Monday, September 21, 2015

African-American students more likely to attend and graduate college than white students with similar background

College attendance and completion in the U.S. are strongly correlated
with race and socioeconomic background.  Do public postsecondary
institutions themselves exacerbate pre-college disparities, or reduce

This study addresses this question using longitudinal data linking the
records of students at North Carolina's public four-year universities
to their public K-12 records.  As a result of an institutional
structure forged during the period of Jim Crow segregation, black
students who attend the state's public university system are likely
to experience markedly more racial isolation in college than they did
in middle school. 

Another, more positive consequence of this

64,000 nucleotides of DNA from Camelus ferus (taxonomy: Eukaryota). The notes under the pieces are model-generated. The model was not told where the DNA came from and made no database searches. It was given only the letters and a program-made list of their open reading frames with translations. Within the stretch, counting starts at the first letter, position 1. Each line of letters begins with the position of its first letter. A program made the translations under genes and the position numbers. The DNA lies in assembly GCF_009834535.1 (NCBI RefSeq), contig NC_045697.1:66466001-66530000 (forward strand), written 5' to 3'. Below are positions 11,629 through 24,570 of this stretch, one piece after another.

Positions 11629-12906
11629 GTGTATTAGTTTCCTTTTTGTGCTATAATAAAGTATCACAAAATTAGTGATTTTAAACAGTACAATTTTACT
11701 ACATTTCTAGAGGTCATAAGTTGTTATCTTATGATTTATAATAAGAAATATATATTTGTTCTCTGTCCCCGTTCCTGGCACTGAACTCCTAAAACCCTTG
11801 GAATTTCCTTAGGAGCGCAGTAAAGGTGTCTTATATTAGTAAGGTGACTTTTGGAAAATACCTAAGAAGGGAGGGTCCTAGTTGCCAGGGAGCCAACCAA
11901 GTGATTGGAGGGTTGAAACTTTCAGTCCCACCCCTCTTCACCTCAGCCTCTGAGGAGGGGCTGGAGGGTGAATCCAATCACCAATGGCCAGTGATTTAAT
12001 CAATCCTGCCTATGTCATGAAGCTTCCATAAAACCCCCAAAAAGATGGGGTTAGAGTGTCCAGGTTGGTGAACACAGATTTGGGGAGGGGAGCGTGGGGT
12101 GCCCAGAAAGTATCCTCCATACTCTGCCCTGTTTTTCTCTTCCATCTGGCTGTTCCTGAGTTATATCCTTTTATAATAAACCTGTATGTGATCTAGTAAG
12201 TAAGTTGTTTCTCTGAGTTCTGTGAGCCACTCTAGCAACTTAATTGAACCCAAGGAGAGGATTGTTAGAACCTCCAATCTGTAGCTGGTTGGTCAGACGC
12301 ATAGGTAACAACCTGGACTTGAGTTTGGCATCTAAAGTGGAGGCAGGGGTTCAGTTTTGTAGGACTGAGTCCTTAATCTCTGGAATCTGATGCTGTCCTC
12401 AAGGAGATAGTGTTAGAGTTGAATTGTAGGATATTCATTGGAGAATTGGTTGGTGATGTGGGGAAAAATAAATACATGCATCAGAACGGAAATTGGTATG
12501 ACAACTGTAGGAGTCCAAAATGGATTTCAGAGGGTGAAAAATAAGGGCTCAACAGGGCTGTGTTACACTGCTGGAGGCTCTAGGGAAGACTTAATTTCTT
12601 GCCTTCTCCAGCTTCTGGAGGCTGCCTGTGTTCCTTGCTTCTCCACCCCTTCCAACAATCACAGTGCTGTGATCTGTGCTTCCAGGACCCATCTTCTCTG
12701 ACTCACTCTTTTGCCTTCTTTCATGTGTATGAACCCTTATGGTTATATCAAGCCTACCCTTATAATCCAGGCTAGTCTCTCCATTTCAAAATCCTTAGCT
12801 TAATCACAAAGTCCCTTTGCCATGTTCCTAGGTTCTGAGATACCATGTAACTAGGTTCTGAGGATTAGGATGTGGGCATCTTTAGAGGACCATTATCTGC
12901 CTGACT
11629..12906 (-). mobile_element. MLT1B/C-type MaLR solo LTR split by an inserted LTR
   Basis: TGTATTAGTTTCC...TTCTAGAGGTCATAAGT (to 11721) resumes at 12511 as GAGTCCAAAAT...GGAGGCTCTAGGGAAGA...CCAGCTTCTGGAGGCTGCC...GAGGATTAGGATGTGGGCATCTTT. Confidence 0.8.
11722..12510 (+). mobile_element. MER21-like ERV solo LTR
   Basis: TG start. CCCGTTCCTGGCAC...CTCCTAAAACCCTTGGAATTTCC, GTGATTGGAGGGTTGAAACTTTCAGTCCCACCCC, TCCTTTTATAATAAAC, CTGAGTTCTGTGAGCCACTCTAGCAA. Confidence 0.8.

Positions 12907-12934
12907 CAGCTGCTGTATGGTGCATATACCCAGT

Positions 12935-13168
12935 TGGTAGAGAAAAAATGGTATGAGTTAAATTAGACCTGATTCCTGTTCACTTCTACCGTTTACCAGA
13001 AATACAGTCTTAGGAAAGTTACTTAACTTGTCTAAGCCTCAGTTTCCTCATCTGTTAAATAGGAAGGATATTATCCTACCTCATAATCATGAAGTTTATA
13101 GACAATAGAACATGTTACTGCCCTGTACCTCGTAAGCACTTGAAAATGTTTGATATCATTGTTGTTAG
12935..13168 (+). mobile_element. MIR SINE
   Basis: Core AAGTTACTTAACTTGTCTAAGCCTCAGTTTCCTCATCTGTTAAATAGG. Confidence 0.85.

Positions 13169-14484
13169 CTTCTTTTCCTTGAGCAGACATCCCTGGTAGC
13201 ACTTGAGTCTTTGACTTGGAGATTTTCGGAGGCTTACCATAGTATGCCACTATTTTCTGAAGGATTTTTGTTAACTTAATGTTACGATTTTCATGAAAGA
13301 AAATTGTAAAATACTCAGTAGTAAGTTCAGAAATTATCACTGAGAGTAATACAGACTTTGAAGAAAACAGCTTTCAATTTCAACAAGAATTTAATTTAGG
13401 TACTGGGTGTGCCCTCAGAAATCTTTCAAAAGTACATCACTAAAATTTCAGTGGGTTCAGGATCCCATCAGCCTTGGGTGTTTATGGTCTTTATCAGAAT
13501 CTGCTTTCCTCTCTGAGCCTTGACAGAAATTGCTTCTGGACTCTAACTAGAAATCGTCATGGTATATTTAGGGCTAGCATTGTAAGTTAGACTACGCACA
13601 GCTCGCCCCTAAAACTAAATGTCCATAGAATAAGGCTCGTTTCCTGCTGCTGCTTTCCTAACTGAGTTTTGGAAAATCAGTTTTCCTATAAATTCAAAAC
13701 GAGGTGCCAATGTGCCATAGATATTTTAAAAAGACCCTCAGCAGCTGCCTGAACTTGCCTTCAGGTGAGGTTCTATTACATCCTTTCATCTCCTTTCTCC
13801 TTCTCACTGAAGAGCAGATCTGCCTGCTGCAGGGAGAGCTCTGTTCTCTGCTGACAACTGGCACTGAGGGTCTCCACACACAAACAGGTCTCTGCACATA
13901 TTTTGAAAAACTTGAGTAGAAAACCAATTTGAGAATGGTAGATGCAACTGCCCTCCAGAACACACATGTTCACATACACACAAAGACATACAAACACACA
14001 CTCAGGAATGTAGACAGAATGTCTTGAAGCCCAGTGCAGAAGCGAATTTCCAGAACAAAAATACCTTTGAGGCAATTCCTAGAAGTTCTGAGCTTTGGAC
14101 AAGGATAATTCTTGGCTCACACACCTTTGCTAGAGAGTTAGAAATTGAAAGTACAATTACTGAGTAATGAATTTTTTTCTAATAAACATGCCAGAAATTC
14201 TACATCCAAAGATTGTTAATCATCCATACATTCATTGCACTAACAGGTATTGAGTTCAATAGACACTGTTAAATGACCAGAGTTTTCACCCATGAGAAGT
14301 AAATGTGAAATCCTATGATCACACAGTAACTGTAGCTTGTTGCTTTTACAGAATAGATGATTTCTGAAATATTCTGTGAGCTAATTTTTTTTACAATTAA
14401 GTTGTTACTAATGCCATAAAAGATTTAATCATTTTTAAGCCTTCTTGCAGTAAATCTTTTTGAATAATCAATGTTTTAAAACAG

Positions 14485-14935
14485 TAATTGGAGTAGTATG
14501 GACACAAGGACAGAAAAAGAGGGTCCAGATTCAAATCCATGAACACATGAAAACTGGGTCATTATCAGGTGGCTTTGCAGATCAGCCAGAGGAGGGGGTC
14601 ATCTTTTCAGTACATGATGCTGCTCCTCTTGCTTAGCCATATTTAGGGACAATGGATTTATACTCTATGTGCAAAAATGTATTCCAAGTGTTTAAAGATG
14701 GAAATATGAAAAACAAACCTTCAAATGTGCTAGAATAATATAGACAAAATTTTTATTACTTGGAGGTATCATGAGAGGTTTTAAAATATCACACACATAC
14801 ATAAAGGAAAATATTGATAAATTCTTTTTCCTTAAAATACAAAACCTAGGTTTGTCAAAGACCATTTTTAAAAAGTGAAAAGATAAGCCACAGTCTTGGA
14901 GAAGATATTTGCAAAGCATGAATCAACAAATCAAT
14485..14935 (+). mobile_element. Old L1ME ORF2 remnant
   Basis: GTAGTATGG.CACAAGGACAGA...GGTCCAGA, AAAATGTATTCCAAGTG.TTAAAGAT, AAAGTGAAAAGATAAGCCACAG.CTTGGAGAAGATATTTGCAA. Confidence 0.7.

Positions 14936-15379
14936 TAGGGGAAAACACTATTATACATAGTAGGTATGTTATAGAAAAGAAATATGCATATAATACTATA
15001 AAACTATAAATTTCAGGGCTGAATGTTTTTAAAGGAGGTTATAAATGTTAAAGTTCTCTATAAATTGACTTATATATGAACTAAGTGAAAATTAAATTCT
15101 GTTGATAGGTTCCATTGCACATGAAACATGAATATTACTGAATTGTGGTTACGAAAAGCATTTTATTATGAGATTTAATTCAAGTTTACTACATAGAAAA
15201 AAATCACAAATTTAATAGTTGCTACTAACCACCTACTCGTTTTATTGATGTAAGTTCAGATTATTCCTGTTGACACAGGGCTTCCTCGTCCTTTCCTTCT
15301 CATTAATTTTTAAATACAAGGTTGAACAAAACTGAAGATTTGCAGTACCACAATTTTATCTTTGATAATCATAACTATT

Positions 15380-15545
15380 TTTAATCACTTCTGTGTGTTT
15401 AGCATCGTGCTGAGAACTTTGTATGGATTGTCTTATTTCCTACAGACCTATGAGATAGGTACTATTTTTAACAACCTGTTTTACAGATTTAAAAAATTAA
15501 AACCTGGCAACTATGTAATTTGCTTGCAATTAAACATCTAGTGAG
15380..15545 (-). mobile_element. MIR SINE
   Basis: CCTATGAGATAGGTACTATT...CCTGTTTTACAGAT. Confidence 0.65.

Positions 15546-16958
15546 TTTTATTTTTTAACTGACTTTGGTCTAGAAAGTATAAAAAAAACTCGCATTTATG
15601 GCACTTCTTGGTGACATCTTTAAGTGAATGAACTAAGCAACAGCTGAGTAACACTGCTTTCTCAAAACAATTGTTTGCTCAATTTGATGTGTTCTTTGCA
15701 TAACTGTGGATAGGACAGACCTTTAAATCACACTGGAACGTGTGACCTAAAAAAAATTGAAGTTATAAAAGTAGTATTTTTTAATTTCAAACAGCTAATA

structure is to boost in-state public four-year college enrollment
and graduation by African-American students relative to white
students with similar backgrounds.  Conditional on enrolling in one
of the state's public universities, however, black students lag
behind whites in grades and graduation rates. 

Regarding socioeconomic background, lower-status youth are less
likely to enter the system and less likely to succeed once they enter
than those with higher status.    The socioeconomic gap in graduation
rates among matriculants has, however, declined in recent years.

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